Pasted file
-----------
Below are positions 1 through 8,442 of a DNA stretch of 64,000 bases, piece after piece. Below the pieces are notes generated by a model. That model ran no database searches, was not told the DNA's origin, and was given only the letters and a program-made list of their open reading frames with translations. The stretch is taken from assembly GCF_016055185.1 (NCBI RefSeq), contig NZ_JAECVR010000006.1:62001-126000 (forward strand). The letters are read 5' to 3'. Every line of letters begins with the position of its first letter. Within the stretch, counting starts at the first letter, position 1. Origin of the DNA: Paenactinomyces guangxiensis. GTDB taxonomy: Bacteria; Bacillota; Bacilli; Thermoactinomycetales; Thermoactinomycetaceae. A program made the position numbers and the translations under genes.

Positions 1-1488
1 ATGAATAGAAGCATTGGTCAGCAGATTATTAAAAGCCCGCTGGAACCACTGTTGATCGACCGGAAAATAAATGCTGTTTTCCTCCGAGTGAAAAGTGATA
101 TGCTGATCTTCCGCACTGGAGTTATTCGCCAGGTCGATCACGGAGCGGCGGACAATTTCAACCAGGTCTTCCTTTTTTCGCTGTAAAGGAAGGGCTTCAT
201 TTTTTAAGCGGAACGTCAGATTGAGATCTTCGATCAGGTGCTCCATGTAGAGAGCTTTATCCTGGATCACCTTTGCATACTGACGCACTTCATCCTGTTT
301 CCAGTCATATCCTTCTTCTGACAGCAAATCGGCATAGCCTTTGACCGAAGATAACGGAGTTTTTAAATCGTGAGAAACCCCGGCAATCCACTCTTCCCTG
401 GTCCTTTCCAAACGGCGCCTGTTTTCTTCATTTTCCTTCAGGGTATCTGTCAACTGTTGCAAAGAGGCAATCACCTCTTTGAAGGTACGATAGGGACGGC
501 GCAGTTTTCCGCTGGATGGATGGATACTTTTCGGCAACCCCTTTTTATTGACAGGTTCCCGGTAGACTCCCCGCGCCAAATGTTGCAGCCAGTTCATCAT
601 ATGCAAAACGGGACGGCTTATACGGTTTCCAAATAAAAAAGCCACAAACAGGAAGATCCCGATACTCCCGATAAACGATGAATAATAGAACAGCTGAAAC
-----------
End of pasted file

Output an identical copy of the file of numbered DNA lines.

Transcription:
Below are positions 1 through 8,442 of a DNA stretch of 64,000 bases, piece after piece. Below the pieces are notes generated by a model. That model ran no database searches, was not told the DNA's origin, and was given only the letters and a program-made list of their open reading frames with translations. The stretch is taken from assembly GCF_016055185.1 (NCBI RefSeq), contig NZ_JAECVR010000006.1:62001-126000 (forward strand). The letters are read 5' to 3'. Every line of letters begins with the position of its first letter. Within the stretch, counting starts at the first letter, position 1. Origin of the DNA: Paenactinomyces guangxiensis. GTDB taxonomy: Bacteria; Bacillota; Bacilli; Thermoactinomycetales; Thermoactinomycetaceae. A program made the position numbers and the translations under genes.

Positions 1-1488
1 ATGAATAGAAGCATTGGTCAGCAGATTATTAAAAGCCCGCTGGAACCACTGTTGATCGACCGGAAAATAAATGCTGTTTTCCTCCGAGTGAAAAGTGATA
101 TGCTGATCTTCCGCACTGGAGTTATTCGCCAGGTCGATCACGGAGCGGCGGACAATTTCAACCAGGTCTTCCTTTTTTCGCTGTAAAGGAAGGGCTTCAT
201 TTTTTAAGCGGAACGTCAGATTGAGATCTTCGATCAGGTGCTCCATGTAGAGAGCTTTATCCTGGATCACCTTTGCATACTGACGCACTTCATCCTGTTT
301 CCAGTCATATCCTTCTTCTGACAGCAAATCGGCATAGCCTTTGACCGAAGATAACGGAGTTTTTAAATCGTGAGAAACCCCGGCAATCCACTCTTCCCTG
401 GTCCTTTCCAAACGGCGCCTGTTTTCTTCATTTTCCTTCAGGGTATCTGTCAACTGTTGCAAAGAGGCAATCACCTCTTTGAAGGTACGATAGGGACGGC
501 GCAGTTTTCCGCTGGATGGATGGATACTTTTCGGCAACCCCTTTTTATTGACAGGTTCCCGGTAGACTCCCCGCGCCAAATGTTGCAGCCAGTTCATCAT
601 ATGCAAAACGGGACGGCTTATACGGTTTCCAAATAAAAAAGCCACAAACAGGAAGATCCCGATACTCCCGATAAACGATGAATAATAGAACAGCTGAAAC